Digestion as a concept covers the passage of food items into and through the body and includes the elimination of wastes as well as the uptake of nutrients.
Birds are often small with high energy needs – and for this reason they can digest food very quickly. This high digestive rate helps young birds grow to maturity quickly – and migrating birds to put on the fat reserves that make their long flights possible.
Carnivores can digest whole small animals over several hours, while fruit can take less than 45 minutes to pass completely through the digestive system.
Some birds can increase their weight by up to 40% in 10 days.
The pancreas secretes insulin, thus regulating blood sugar levels. Because of their speedy metabolism, small birds need to eat far more regularly than larger ones. And need to stock up well before the long winter nights, when foraging is not possible for many hours and keeping warm burns up a lot of energy.
It Starts At The Mouth
Food is taken in at the mouth. Birds do not chew their food, though it may be broken up or crushed by the bill in the process of being obtained. Birds do not have the soft palate that we have, which enables us to swallow in our traditional manner. Instead they have to tilt their heads back to get the food item from the buccal cavity (the space inside the mouth) to the top of the Oesophagus (the first part of the throat).
From here the food continues its journey through the bird by means of peristaltic contractions. The oesophagus is basically a muscular tube which draws the bird’s food further into its body.
Note that some birds have quite functional salivary glands – and in birds which feed mainly on small insects or seeds – bird saliva is used to glue the insects or seeds into a sticky ball for ease of swallowing. Though in some birds such as the pelicans, the salivary glands have disappeared altogether.
In Green Woodpeckers – which use saliva to make their tongues sticky to help collect the ants which they eat – the bird’s salivary glands are large and well-developed.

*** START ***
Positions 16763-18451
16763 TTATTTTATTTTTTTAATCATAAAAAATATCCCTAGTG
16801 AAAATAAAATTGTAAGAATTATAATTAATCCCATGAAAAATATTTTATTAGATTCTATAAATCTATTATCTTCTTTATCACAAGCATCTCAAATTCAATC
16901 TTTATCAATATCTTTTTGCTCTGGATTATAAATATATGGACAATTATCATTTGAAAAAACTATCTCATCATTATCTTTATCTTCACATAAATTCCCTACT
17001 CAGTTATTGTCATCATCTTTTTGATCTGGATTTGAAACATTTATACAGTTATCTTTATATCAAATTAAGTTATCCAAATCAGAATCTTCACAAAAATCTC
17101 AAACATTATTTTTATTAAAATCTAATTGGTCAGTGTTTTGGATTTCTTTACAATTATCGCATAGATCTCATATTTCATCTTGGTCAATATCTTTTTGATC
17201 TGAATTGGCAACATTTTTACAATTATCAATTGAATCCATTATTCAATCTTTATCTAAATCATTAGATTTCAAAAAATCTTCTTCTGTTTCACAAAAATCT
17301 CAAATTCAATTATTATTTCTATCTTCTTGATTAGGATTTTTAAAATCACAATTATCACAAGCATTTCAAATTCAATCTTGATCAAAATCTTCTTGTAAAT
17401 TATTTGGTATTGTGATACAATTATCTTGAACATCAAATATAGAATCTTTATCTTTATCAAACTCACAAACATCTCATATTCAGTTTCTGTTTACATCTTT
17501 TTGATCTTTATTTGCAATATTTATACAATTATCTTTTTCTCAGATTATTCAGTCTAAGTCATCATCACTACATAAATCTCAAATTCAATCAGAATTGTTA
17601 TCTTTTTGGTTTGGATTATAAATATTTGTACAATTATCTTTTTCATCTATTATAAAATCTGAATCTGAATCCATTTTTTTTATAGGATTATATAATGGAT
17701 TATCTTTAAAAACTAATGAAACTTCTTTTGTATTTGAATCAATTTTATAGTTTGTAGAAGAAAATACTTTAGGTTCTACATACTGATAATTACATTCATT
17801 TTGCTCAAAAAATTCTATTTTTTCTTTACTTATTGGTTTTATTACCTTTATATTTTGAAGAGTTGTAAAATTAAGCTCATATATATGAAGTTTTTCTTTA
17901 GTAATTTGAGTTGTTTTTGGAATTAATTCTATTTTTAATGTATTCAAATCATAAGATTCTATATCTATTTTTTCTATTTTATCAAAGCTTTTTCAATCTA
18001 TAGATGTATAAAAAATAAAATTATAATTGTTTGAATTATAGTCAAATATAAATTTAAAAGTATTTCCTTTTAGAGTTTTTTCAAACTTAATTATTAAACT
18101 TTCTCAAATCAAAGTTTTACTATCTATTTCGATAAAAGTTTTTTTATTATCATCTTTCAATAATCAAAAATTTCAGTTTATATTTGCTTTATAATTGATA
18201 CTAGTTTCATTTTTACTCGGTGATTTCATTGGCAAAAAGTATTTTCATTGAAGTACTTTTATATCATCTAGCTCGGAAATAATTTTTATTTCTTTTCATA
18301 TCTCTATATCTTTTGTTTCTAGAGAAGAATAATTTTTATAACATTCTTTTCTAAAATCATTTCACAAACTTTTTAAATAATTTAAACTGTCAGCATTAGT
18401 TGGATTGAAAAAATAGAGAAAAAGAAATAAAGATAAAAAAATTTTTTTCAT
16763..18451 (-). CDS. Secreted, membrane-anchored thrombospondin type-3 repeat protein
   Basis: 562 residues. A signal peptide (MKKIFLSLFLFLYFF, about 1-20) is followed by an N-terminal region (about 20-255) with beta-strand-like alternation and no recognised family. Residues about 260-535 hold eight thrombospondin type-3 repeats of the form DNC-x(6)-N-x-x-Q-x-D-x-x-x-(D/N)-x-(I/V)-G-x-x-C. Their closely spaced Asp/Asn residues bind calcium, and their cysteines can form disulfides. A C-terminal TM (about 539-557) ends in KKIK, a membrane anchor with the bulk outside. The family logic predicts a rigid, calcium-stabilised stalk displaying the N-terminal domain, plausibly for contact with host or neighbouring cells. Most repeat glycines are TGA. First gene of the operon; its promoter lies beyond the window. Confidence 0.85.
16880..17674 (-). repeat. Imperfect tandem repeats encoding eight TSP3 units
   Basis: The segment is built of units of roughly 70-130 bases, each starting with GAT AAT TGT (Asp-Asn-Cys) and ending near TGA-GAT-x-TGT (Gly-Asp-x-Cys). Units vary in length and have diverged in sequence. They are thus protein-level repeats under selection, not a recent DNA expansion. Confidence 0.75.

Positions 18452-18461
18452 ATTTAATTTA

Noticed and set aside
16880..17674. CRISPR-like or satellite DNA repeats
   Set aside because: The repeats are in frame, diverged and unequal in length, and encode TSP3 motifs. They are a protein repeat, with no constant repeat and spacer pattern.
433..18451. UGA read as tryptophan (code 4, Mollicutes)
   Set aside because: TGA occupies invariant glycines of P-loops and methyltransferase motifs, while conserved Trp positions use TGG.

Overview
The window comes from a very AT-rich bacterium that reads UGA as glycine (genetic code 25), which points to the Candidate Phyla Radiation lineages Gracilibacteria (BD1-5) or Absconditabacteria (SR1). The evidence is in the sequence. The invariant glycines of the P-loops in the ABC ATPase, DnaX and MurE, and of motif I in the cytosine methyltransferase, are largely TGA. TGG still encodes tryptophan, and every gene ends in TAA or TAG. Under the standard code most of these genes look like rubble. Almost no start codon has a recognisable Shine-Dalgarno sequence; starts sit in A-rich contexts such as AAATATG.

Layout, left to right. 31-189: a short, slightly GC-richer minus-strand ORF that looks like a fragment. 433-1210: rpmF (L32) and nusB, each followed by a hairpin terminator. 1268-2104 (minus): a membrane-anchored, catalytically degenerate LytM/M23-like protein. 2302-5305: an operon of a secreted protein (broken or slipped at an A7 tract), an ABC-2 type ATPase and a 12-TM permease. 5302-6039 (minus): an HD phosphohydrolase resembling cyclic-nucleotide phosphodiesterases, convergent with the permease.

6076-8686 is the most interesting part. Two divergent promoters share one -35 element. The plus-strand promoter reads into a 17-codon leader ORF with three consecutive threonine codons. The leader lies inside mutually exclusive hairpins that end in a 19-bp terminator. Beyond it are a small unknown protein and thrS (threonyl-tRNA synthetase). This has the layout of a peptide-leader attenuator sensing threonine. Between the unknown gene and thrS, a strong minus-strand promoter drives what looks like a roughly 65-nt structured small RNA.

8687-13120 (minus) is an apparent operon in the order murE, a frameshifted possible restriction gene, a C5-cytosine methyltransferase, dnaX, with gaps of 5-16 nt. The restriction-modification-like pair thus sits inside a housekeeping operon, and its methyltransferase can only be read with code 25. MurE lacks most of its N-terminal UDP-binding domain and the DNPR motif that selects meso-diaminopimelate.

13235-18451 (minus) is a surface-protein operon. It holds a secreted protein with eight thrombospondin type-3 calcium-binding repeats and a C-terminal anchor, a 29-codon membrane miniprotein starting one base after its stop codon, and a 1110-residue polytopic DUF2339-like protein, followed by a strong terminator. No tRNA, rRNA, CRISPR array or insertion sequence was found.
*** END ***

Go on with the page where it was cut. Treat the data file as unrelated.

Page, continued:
The most well-known salivary glands in birds are those of the swifts and swallows, which are used not only in eating, but also in gluing together the ingredients used to build the nest.
This reaches its extreme in the Swiftlets (Collocalia) of Asia, which build their nests entirely from a saliva that hardens in the air. Unfortunately for these birds, some humans have developed the habit of eating a soup made from these nests – and thousands of nests are wrecked or stolen every year in China and its surrounds to make this soup.
In many birds, the oesophagus ends in a specialised storage organ called the crop. This is basically just an enlarged part of the oesophagus… where food eaten in a hurry to avoid predators is stored until it can be digested later.
It is most highly developed in graminivorous (seed eating) birds and those which consume large amounts of vegetation, such as pigeons and fowl.
In pigeons it has evolved a further use in that, during the breeding season, it becomes softer and secretes a milk-like substance – on which the newly hatched pigeons are fed.
Pigeons are the only animals – apart from mammals – to do anything like this.
Interestingly the production of pigeon milk is controlled by the hormone prolactin, which is the same hormone that controls the production of milk in mammals.The crop leads into the stomach where the digestion process really begins.
The Gizzard and Stomach
The bird’s stomach can be seen to be easily divided into two sections, the proventriculus and the gizzard.